Vitamin B12 shots are becoming increasingly common. Getting a vitamin B12 injection is quick and carries few risks. There are relatively few side effects of B12 injections, and what side effects do exist are largely contingent on a previous medical condition.
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In this article, we will look at the possible complications of injections. But first it is important to know a bit more about vitamin B12 and why people get injections in the first place.
About Vitamin B12
Vitamin B12 is a water-soluble vitamin that is part of a larger complex of B vitamins. B12 is a nutrient responsible for proper functioning of the nervous system and for the creation of blood cells. Without enough vitamin B12, the nervous system could undergo irreparable damage.
It is commonly found in animal products such as meat, poultry, seafood, dairy, and eggs.
Why Get Vitamin B12 Injections?
Some people, such as vegetarians and the elderly, are at higher risk for vitamin B12 deficiency. These people may choose to get injections to ensure that they get the recommended amount of this vital nutrient.
Other people may get enough vitamin B12 from diet alone, but problems in the intestinal tract can make it difficult or impossible for the body to digest and absorb nutrients. For people with this type of complication, injections bypass the digestive system altogether, thereby eliminating potential absorption problems.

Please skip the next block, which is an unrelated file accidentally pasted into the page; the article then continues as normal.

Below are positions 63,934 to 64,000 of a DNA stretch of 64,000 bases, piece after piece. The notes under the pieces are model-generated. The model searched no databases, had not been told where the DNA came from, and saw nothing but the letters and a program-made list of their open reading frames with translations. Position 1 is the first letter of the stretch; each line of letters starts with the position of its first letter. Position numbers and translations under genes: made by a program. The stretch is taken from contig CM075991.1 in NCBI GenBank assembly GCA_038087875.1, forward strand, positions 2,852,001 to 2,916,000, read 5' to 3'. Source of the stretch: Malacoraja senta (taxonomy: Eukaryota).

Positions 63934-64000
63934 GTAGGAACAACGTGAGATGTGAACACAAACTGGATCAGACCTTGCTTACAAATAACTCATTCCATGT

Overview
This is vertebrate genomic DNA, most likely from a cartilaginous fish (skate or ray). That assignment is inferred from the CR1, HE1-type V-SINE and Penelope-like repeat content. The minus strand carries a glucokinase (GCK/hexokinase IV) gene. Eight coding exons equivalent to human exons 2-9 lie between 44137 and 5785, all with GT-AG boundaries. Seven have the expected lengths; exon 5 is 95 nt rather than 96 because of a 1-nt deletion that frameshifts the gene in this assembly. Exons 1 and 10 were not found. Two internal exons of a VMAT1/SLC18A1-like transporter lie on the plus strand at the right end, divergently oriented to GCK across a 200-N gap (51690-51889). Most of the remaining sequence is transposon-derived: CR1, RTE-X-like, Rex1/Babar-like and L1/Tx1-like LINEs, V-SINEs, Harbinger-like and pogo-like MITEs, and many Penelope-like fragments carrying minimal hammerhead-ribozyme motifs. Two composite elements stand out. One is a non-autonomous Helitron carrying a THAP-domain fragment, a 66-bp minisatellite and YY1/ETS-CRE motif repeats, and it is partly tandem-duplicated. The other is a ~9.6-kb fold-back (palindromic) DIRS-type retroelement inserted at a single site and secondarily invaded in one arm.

For people without health or dietary issues, vitamin B12 is popular because it is believed to improve mood, concentration, memory, energy levels, and slow the aging process. Even a slight deficiency of vitamin B12 can cause depression, memory lapses, and easy exhaustion. Injections can be used to prevent these inconvenient effects of deficiency.
Side Effects of B12 Injections
The side effects of B12 shots are few and generally benign. Some of the rare and negative side effects of B12 injections include:
- Complications for people planning to undergo angioplasty. If you plan to have this procedure done, abstain from vitamin B12 injections before and after surgery as excessive amounts of B12 can cause the blood vessels to constrict once again.
- Getting an itchy rash. A small amount of cases have been reported of people getting an itchy rash while on a regimen of B12 supplements or injections. Rashes tend to last for several months and lead to the growth of small, fluid-filled bumps on the skin.
- Harm to the optic nerve. This only occurs among people with the hereditary eye condition called Leber’s disease.
- Potassium shortage. Excessive amounts of B12 can cause bone marrow to produce a surplus of blood cells, which can lead to a shortage of potassium in the body, called hypokalemia.
For most people however, there is a high likelihood of having only positive side effects of B12 shots. Injections must be prescribed by a doctor, so ask one of our physicians about how to inject B12 for optimal health.